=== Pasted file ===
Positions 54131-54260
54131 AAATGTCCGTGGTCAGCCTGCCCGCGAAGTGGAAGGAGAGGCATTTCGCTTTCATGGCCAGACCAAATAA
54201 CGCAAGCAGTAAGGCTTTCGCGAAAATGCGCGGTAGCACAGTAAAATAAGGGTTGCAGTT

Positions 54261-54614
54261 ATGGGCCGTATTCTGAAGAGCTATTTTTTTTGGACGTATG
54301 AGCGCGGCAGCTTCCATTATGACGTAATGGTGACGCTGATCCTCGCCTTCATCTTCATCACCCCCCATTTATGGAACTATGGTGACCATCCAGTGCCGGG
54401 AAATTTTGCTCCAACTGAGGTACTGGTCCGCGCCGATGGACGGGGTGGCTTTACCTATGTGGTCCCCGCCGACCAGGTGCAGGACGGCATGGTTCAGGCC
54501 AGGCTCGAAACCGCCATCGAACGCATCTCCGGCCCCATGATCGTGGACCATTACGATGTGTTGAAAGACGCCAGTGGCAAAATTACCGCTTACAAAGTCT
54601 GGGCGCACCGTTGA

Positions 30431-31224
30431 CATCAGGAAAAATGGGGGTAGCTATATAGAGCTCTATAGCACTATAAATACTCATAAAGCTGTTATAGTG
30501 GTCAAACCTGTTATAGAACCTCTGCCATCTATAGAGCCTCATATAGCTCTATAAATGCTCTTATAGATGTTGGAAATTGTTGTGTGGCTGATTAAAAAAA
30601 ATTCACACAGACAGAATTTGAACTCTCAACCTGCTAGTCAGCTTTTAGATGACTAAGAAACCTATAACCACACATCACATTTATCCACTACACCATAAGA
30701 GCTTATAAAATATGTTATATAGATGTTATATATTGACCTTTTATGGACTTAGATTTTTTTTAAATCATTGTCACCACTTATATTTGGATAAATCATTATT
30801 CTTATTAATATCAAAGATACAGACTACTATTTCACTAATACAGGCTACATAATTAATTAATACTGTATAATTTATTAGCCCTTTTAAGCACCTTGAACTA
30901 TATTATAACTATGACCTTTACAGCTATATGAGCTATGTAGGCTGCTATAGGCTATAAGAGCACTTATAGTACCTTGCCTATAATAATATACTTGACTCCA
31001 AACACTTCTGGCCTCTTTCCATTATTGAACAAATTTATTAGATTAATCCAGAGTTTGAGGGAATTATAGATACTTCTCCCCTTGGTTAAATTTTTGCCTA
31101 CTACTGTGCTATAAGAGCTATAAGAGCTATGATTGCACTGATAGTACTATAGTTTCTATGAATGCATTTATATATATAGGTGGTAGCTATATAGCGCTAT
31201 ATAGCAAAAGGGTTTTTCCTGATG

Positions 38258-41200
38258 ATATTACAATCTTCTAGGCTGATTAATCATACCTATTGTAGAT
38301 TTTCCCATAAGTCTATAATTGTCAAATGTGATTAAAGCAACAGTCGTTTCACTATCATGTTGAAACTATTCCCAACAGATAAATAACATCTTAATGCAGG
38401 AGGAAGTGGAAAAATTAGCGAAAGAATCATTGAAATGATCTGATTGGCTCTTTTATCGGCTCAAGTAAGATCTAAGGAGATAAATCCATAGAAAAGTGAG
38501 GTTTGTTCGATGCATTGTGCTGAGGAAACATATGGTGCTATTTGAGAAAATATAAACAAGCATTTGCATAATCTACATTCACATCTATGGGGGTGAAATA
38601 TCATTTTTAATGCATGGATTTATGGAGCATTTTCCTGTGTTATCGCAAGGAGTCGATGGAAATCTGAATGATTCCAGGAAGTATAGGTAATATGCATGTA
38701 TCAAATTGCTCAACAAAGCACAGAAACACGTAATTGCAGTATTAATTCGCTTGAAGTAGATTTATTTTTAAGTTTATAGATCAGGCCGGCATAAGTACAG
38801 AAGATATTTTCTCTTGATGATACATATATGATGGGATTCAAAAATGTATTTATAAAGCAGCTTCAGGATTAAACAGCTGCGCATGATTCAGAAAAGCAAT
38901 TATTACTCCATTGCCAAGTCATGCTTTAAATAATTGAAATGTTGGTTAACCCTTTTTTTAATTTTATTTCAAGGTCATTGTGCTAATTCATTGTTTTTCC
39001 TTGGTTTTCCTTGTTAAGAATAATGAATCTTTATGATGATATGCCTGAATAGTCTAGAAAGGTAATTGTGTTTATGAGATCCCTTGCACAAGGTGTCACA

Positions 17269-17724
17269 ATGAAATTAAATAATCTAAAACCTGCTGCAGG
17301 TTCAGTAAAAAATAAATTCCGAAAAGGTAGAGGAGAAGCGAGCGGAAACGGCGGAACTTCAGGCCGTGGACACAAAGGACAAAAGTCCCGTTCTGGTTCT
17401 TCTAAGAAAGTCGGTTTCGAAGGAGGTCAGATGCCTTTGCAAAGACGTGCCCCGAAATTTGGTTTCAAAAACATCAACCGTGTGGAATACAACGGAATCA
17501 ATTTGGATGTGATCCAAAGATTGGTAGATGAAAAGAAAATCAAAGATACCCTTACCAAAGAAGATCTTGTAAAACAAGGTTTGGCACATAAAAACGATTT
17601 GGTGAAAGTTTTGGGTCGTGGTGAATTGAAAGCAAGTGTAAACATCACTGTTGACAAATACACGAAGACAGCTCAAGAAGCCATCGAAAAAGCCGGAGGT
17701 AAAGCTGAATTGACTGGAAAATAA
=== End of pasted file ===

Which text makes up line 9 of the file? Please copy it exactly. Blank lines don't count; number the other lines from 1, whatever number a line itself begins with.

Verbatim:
54601 GGGCGCACCGTTGA